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Discussion Starter · #1 ·
Still have a high pitch noise intermittently from front left wheel when driving on motorway. Had new disc and pads fitted, all greased. Can anyone give any advice what it might be?
 

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Could be the wheel bearing, they can manifest themselves when driving at certain speeds.

The left wheel bearing on my GT made a high pitched drone around 80mph and no noise at other speeds in a straight line. But while taking a winding right turn > 50 mph, it would drone again.

(i.e Take a winding right turn, the loads/stress on the left bearing increases & vice versa, if this happens, almost guaranteed to be the wheel bearing)
 

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Discussion Starter · #4 ·
Thanks for replies, is there any play on the wheel if it is raised or an easy way of checking for wear of the bearing? I will also check for debris around brakes.
 

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A high pitch squeal when you are going in a straight line is likely the rear calipers seized which is a common problem. Sound travels under a car and I though the same the first time mine needed to be done. The bets way to check this is to apply the brakes or handbrake (gently of course) to see if the noise stops. There will be play in the wheel if the wheel bearing is on its way out and it will groan and grind. The power steering pipe seeps fluid because one of the sub frame brackets wears on it. This can cause a whining noise when you turn the wheel on lock because the power steering fluid is low. Check the fluid level to rule it out as an issue.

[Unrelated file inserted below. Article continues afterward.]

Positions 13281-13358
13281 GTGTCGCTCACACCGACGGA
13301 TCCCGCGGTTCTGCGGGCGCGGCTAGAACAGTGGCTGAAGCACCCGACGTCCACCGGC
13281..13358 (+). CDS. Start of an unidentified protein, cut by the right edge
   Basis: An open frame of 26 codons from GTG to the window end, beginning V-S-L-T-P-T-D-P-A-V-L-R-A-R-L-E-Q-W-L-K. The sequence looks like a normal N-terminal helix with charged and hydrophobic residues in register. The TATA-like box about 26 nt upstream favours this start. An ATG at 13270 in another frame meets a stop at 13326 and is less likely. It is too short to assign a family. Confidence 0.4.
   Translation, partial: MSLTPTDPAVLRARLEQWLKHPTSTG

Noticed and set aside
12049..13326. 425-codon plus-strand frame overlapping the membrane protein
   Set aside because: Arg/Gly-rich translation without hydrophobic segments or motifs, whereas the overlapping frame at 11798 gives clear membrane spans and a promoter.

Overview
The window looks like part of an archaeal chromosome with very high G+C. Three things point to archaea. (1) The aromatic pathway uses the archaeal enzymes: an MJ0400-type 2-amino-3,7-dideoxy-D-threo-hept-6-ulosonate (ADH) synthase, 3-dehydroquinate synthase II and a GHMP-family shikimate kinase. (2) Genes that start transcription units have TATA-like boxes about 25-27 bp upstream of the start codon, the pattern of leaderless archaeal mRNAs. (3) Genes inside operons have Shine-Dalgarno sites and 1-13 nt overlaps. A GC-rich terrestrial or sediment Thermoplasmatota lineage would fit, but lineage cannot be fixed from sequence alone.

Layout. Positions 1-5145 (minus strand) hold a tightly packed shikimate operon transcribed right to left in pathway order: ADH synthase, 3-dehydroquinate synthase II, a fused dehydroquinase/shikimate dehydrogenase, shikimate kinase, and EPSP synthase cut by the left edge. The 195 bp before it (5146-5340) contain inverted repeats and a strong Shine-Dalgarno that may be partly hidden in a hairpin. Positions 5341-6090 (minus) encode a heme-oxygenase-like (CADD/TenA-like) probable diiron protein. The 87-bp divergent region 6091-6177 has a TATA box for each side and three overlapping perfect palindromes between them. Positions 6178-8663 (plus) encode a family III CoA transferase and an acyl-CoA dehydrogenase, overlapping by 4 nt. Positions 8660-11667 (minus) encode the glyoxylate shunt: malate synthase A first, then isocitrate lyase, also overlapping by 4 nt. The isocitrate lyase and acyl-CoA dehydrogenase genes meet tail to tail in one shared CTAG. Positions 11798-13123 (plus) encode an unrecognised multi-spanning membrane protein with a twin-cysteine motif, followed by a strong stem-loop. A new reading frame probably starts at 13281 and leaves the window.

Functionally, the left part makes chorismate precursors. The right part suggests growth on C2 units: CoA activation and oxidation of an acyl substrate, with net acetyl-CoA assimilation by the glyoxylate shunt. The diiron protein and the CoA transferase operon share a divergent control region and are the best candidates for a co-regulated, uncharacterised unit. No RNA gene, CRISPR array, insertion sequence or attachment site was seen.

The sound of bad wheel bearings - YouTube

Nick
 

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you cannot feel any play if its bearings as they are not taper fit......play will only be felt in the bearing when the hud nut is removed and the drive shaft removed
as AutobotVanguard says pull up hand brake then you will know if it is the front or rear for certain
 

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As said, there will be no play in the bearings to indicate wear, unless it's so worn the wheel's about to fall off. Best way to check is to jack up the wheel and spin it as fast as you can (tricky on the front because you're turning the driveshaft, etc.) Generally a stuffed bearing will feel/sound rough and grumble a bit as it's turning.
 
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